The Nizkor Project: Remembering the Holocaust (Shoah)

Shofar FTP Archive File: camps/auschwitz/documents/pressac/insertion-columns-commentary


Pressac, Jean-Claude.  _Auschwitz:  Technique and operation of the gas
chambers._  The Beate Klarsfeld Foundation, New York, 1989.  p. 340:

(PMO neg. no. 20995/494, Kamann series. This photo is also in the
Archives of the Warsaw Central Commission for research into Hitlerian
crimes in Poland, but as it was never identified or communicated to
the Auschwitz Museum, it remained unexploited until it was
rediscovered in the Bauleitung Album.)

South/north view of the greater part of the south side of Krematorium
II and its Leichenkeller I (gas chamber), not yet covered with earth,
taken on the same day as Photos 15 and 16, probably between 9th and
11th February 1943.

[Omitted:  one sentence which concerns the next photo. -Nizkor]

This photo provides the following information:

- The height of the ventilation chimneys of Krematorium II has been
increased above that of Photo 13;

- The furnaces had not yet been working at full capacity because there
are no soot stains on the collective chimney;

- Leichenkeller 1 has only 3 of the 4 openings for pouring Zyclon-B
with which it was finally fitted. Rising about 55 or 60 cm above the
roof, they were later covered to a depth of about 45 cm with gravel
and earth, so that only 10 to 15 cm remained visible. This would
explain why they did not stand out much when the grass grew and why
they are so indistinct on the next Photo, though this seems to be in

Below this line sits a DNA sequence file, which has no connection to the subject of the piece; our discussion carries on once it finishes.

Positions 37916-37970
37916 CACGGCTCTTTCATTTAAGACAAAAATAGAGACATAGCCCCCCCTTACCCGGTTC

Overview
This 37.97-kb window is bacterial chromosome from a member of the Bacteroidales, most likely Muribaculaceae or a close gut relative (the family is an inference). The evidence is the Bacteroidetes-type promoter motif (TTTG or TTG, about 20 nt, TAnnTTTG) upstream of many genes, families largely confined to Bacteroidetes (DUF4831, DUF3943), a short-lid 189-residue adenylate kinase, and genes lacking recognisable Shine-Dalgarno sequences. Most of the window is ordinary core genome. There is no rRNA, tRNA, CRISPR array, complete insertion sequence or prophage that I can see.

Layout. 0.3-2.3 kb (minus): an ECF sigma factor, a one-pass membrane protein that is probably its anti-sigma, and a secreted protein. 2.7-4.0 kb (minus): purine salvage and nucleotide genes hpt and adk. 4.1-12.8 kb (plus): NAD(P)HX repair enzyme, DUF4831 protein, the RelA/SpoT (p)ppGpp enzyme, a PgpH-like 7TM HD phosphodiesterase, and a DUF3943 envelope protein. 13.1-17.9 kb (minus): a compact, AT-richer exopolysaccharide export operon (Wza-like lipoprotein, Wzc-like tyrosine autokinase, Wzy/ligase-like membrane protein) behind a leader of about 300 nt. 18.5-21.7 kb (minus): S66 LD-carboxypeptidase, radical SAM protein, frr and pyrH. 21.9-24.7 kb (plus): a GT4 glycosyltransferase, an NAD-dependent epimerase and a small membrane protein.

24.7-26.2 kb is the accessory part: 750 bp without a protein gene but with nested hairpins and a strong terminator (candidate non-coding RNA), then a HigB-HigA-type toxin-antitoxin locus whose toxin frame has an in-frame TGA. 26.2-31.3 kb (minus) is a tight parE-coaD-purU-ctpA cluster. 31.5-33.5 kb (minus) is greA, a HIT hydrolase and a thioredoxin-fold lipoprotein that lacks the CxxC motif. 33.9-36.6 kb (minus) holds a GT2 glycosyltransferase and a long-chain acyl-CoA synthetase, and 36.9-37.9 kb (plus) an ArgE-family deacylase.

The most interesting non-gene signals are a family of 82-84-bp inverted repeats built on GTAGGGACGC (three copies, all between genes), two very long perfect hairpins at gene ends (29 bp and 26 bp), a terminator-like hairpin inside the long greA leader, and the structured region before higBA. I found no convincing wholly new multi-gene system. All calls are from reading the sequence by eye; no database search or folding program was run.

contradiction with aeriel photos taken by the Americans in 1944 which
show them to be higher.

(The latest interpretation of these openings by Robert Faurisson
should be mentioned: they are simply ventilation chimneys. In that
case what was wrong with the ventilation and air extraction system
installed in Leichenkeller 1? What is more, he does not take into
account that the SS designated them in writing as "wire mesh
introduction devices" closed by "wooden lids." What ventilation can
there be if they are closed by lids?)

- In the foreground is a narrow-gauge locomotive belonging to Messrs.
Carl Brandt of Magdeburg [that name, inscribed on the engine, is
indistinct in Pressac's reproduction -Nizkor], for which an order for
the repair of a condensation valve has been found in the
correspondence concerning the construction of Krematorien II and III.
This firm worked at Birkenau on the drainage and sewerage ditches and
the laying of narrow-gauge railways to facilitate the transport of the
materials required for enlarging the camp (for example, work on B.A.
III, according to Brandt drawing 6158 of 15.3.43).


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